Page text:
Though there aren’t any people who natively speak the old language, many can still read and understand it today. Classical and Quranic Arabic will always be studied, but no future potential for growth can be guaranteed. (Or likely!)

Fusha, Or Modern Standard Arabic

Fusha – also known as Modern Standard Arabic – is another formal type of Arabic. It was taken from, and based on the Classical and Quranic Arabic, but slightly modified and simplified to work in a modern context.

Arabic Fusha is taught at schools in all Arab-speaking countries as the first or second language. This is the type of Arabic that is used formally over television, radio, newspapers and magazines.

Is Fusha Arabic Dead? If Not, Will It Soon Die Out?

While Fusha Arabic is spoken in every Arabic-speaking country, it is not really used anywhere other than in religious prayers, books, social media, TV and among politicians. Fusha Arabic remains well and alive, but it stays more difficult to comprehend than other informal types of Arabic.

Arabic people typically learn Fusha in school but, for the most part, will never really use it again in their daily lives and are left to try and remember what they have learned, or practice with television and social media.

Although not used as an everyday- or a colloquial language, Fusha Arabic will remain in use because it is the unifying language of all the Arabic speaking countries – given the different dialects of Arabic – and the presence of this form of Arabic in all news stations and media outlets.

Ammiya, Or Colloquial Arabic

Ammiya is another type of spoken Arabic. Or rather, it’s more than just one type, it’s several! It comes in many forms and varies in every Arabic speaking country. This type of Arabic might not be understood when one Arabic speaker from one country uses it with another Arabic speaker from another country.

Because of this distinction, Arabic Fusha – unlike Ammiya – remains the uniting language and more formal communication for all the Arabic speaking people. Arabic Ammiya is a colloquial language and much more conversational than Fusha Arabic.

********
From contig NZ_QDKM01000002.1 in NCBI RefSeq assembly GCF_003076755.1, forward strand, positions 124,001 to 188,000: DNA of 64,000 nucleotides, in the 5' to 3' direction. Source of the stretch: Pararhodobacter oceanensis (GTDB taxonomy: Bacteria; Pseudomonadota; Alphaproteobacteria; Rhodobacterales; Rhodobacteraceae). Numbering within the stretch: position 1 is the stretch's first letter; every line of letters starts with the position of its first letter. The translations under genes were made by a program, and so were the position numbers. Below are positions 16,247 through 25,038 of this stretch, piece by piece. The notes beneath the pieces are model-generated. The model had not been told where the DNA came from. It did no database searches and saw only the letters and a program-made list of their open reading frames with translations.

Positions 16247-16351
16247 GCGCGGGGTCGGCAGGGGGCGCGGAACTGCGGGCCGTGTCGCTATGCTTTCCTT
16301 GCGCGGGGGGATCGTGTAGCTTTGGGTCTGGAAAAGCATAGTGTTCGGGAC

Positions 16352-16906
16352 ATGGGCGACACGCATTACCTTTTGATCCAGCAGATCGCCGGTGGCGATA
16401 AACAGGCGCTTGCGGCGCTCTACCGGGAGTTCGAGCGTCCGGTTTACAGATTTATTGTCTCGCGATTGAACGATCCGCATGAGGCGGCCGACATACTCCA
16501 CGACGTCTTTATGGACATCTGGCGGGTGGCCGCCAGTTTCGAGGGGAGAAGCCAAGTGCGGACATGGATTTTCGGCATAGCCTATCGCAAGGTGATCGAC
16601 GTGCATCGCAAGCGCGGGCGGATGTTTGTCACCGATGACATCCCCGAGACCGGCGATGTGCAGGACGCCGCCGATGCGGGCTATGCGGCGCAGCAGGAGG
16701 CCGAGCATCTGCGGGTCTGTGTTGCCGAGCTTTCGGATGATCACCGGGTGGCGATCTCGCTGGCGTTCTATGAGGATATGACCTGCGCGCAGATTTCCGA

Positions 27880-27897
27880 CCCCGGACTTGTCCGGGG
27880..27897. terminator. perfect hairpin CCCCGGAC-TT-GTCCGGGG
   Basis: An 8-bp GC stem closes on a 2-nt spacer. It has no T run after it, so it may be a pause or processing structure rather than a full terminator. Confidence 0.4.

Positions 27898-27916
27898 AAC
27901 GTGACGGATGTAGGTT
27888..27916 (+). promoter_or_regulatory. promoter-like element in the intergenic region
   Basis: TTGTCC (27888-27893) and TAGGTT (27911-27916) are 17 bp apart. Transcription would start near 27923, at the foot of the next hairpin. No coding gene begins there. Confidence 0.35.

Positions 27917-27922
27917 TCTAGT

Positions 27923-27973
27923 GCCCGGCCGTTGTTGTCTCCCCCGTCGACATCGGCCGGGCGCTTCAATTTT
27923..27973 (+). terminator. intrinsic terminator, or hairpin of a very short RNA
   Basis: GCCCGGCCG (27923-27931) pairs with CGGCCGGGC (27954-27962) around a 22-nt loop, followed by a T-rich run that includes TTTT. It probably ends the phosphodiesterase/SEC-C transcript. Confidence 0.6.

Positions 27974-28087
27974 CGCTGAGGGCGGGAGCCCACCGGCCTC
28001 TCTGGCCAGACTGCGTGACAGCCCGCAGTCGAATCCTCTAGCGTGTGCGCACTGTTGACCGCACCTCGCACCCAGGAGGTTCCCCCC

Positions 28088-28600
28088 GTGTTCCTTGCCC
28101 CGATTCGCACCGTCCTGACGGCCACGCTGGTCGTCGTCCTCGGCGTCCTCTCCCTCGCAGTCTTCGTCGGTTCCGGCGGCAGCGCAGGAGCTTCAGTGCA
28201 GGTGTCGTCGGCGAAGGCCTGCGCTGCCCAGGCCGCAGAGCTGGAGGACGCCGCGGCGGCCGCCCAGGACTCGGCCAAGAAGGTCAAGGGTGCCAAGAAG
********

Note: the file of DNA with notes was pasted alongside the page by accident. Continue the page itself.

This form of the language is easier to grasp and the Arabic speaking people speak in Ammiya more naturally. In most of the Arabic countries, many towns have their own dialect. At times, it’s even tough to fully understand someone from a neighboring town or city!

Is Ammiya Arabic Dead? Will It Die Out Eventually In The Future?

Ammiya is not dead and it’s unlikely that any of its different dialects are to die out anytime soon. Rather, these forms of the language will continue to grow throughout the years.

As the Arabic speaking population grows, and many Arabic speakers migrate to other countries – conversational Arabic (Ammiya) will remain more important and in use than formal, Fusha Arabic.

The Future Of The Arabic Language

The Arabic speaking population has been drastically rising in the last few decades, with Arabic remaining the first language for most of these people. The Arabic language is the 6th most spoken language in the world, with speakers currently on the rise.

So, Is The Arabic Language Actually Dead, Or Growing?

It’s safe for me to say that the Arabic language is well and alive. The future of this language is looking bright as the Arabic speaking population grows. The Quranic and Classical Arabic variants may not be in use anymore, but the newer versions of this language are flourishing.